“We remember what we understand; we understand only what we pay attention to; we pay attention to what we want.”—Edward Bolles
Most of us understand that we have to be better communicators whether it’s with our children, our spouses, friends and family and others in our work environment. One of the most common refrains when people talk about their relationships is that “he/she doesn’t listen.” We’re sure you’ve said it and that it’s been said about you.
While we’re taught to read and write we’re not taught how to listen. If you were asked to describe what it is about a trusted friend or a mentor that’s important to you chances are you’d say, “He listens to me.” But what do we mean by that? Listening is a far more complex skill that is not easily taught.Each of us brings his or her own agenda to every conversation so to be a good listener we have to suspend our own agenda, quiet our brain and be attentive to what is being said. Most of us can hear since it’s a physical ability, but listening is a developed skill since it allows us to make sense of what another person is saying.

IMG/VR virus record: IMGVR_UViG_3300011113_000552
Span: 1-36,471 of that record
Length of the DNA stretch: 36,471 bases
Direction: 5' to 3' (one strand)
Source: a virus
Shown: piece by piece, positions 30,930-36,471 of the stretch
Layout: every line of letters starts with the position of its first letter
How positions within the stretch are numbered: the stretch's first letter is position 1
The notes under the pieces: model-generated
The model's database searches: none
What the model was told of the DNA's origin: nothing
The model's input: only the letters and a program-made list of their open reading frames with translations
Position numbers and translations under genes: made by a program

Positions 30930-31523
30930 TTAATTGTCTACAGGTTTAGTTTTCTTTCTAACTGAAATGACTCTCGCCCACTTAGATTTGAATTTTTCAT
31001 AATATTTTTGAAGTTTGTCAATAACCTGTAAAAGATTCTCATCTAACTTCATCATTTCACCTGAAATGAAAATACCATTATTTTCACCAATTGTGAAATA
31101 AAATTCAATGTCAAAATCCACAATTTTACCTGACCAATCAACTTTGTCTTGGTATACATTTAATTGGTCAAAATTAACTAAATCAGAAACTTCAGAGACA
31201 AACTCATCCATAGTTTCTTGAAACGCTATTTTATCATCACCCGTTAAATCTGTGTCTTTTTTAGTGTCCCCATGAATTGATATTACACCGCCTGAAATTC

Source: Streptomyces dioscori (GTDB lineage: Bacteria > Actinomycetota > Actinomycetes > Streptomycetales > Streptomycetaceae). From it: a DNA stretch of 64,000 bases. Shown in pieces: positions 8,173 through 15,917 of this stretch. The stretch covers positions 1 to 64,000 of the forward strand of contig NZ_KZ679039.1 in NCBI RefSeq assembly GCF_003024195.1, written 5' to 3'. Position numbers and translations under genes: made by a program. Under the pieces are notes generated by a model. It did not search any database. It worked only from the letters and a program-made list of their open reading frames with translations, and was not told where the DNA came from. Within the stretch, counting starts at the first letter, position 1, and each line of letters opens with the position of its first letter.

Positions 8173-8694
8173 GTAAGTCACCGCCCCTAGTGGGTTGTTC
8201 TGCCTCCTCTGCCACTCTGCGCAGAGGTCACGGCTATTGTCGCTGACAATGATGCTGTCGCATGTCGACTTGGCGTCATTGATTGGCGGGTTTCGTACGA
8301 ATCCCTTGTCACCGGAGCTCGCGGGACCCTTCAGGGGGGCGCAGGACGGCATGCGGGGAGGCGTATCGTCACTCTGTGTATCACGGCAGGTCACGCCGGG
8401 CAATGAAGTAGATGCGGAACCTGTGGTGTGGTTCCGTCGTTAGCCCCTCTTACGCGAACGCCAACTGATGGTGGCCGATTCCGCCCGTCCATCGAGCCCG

Since we have to manage so many activities in our lives on the job and at home, we are most likely speaking more than listening. As we rush from one thing to the other, we overlook the simple mechanics of life, which is to acknowledge the world around us by pausing and, well, listening. We need to appreciate that listening is as powerful as speech because what somebody says to us is an important and critical component to learning how to be more sensitive, reflective, in the moment, and connected to those around us. Not only that, listening saves time and effort because those who truly listen make fewer mistakes and have fewer misunderstandings. Too often we say, “I hear you” to acknowledge a conversation and to create a common understanding but if the reel inside our brain is focusing on the myriad of concerns, interests and challenges we’re silently ruminating about we’re hearing but not listening. Perhaps if we listened more attentively we wouldn’t miss so much that is important in communications, the nuances that reflect the true essence of the conversation and impacts the outcome. And if that happened, we’d probably be a lot happier , less stressed about our relationships and less in need of professional counseling. So are you listening?
(Image from diabetesmine.com)